| So. There was a meeting hosted by a president in Montana yesterday. While I'm at the NN09 in Pittsburgh, I followed Facebook accounts of the ugly, ugly protests - and Charles Johnson's coverage in the Gazette left out the uglier aspects of the Tea Baggers, the white supremacists, the Obama = Hitler signs, etc & co, and the pushing and shoving that went on. (Rumor: a Tea Bagger was arrested?) Remember: these protests are not about health care....
I'd point you to the various summaries of Obama's speech in Bozeman, but better to read what he said. For me, the biggest news was that he reaffirmed his commitment to the public option, and his continued advocacy for a surtax on the wealthy (as opposed to taxing health care benefits) as a means for paying for health care reform. You'll notice that both stances differ substantially from where Baucus (apparently) stands.
Which brings me to Matt Gouras' excellent analysis on the visit:
By making a rare presidential visit to Montana, Barack Obama has put even more pressure on the rural state's senior senator, Max Baucus, and his panel to produce bipartisan health care legislation in just a month's time.
Given the context of this visit - the fact that Baucus' committee is essentially single-handedly holding up health care and gutting provisions that the Democratic caucus thinks crucial to reform - you can't help but think Obama's visit is intended to put pressure on Max by appealing directly to his constituents. And then there's this from the Gouras report:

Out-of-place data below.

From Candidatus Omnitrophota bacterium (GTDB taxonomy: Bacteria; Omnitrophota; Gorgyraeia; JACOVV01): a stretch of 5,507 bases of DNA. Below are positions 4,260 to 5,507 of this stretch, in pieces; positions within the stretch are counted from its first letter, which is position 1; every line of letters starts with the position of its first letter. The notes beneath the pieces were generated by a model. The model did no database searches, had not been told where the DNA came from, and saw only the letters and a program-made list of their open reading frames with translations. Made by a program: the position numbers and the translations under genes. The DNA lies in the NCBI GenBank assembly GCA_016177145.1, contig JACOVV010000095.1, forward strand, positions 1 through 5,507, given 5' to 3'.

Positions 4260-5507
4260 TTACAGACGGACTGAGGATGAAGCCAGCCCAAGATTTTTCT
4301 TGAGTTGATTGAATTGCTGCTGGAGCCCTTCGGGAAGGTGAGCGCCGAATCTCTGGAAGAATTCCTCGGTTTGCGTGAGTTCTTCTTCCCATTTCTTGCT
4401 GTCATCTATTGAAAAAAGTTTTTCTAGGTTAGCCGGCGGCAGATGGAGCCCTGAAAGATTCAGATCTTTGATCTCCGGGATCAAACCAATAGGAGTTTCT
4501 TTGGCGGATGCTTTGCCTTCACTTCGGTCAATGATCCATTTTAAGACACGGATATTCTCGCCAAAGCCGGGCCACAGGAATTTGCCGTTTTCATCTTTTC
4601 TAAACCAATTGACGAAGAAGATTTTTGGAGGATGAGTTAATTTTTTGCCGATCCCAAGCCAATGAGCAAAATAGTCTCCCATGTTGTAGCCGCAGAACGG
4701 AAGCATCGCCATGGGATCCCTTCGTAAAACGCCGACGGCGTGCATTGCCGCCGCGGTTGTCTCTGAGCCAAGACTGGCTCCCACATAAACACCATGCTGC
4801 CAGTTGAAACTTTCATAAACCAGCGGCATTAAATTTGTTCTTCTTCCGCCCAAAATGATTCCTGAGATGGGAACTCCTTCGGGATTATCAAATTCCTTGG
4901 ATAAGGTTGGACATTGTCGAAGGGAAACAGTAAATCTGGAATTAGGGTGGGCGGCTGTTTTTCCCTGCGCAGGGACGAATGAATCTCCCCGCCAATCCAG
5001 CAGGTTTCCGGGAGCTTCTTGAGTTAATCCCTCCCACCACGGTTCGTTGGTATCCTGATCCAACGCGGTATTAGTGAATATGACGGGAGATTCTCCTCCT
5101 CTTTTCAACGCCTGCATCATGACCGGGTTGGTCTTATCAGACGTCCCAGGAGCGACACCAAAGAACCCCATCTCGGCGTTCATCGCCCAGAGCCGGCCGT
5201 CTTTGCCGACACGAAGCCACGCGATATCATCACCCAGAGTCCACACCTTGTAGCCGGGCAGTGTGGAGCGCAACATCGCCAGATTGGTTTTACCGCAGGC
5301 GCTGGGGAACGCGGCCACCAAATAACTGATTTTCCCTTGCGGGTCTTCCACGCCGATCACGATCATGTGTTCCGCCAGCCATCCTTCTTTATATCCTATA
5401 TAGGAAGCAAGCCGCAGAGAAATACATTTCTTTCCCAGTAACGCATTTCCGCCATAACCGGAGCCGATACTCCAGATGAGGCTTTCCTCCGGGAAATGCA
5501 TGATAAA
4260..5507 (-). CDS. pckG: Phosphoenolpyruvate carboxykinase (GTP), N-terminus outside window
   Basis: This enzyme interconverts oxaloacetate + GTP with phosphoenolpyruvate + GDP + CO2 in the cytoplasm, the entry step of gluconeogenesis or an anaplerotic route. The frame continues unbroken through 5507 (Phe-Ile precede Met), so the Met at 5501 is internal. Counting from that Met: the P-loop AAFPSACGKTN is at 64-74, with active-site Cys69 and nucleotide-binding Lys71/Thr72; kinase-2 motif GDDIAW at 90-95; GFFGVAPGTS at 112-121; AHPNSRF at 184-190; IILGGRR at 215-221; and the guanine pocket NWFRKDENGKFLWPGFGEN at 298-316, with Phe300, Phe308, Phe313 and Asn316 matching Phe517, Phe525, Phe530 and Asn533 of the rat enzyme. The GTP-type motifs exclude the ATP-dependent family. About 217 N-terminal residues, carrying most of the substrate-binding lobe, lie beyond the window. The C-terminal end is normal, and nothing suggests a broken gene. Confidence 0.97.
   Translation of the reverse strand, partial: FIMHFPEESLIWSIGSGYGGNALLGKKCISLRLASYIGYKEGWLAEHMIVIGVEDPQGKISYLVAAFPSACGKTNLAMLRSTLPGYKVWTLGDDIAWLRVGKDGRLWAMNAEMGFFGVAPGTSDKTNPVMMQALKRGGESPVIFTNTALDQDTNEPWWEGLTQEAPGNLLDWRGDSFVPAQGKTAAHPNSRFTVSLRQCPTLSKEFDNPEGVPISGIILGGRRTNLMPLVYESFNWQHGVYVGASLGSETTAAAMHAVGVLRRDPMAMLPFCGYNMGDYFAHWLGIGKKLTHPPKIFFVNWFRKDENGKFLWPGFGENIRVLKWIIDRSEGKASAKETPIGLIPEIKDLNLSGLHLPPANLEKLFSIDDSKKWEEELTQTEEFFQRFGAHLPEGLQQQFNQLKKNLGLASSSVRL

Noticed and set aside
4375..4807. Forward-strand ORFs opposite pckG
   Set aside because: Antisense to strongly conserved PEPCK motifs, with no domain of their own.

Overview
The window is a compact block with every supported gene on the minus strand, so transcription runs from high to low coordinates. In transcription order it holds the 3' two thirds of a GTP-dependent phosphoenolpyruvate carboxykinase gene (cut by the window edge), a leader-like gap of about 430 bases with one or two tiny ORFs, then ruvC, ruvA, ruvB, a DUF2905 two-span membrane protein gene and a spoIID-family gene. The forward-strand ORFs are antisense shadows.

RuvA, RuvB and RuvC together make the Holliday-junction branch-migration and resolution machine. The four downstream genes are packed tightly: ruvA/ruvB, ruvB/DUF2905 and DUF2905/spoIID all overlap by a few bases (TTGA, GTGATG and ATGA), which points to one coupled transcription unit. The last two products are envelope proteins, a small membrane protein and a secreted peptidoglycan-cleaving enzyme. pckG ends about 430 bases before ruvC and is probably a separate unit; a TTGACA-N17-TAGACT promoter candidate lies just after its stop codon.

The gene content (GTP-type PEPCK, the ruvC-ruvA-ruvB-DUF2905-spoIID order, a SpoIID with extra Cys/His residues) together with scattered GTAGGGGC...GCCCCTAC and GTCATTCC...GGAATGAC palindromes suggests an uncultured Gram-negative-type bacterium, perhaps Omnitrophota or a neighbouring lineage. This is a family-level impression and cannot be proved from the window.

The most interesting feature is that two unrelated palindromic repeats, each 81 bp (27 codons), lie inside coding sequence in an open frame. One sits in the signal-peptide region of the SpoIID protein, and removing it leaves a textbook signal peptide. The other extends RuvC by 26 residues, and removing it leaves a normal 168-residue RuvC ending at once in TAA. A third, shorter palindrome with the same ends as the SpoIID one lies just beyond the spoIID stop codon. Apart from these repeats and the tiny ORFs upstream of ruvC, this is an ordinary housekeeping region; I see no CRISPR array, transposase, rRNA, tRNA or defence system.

For his part, Baucus doesn't appear worried that a bipartisan group of six senators has already blown through several targets for producing a Finance Committee bill. The veteran senator has told Obama that "it will be ready when it's ready" - even if that means waiting until September.
Heh. Tough words, eh?
Probably as a result of signals from the White House, which Jane Hamsher helps us interpret. The WH, through Emmanuel, is blaming Baucus for the logjam in Congress, and he and Jim Messina are being set up to take the fall if all fails, and for any untoward deals cut in Baucus committee with the health-care industry. (Wasn't it in the Indy's profile that Baucus said his whole life prepared him for this legislation? Little did he know how prescient that comment may be...)
So now Obama's in Montana playing "good cop."
Oh, and in case you want a good laugh, check out Montana GOP chair (and Missoulian!) Will Deschamps lame attempts to put forth positive policy on health care:
Deschamps said the current system does have problems, but he doesn't think the federal government ought to be the one trying to fix it. Asked what role central government should play in health care changes, Deschamps said he "didn't have a hard and fast answer."
He said the government should use other means to change health care.
"Maybe they should spend their time in the (public relations) end of it," he said. "They should promote healthy living."
Some people can afford health insurance, but choose not to buy it, he said, particularly young people who don't think they'll get sick.
"There ought to be some way to encourage them to buy health insurance without government interference," he said.
That would lower premiums for everyone else.
Uh...okay...so basically stick with the status quo. Cool.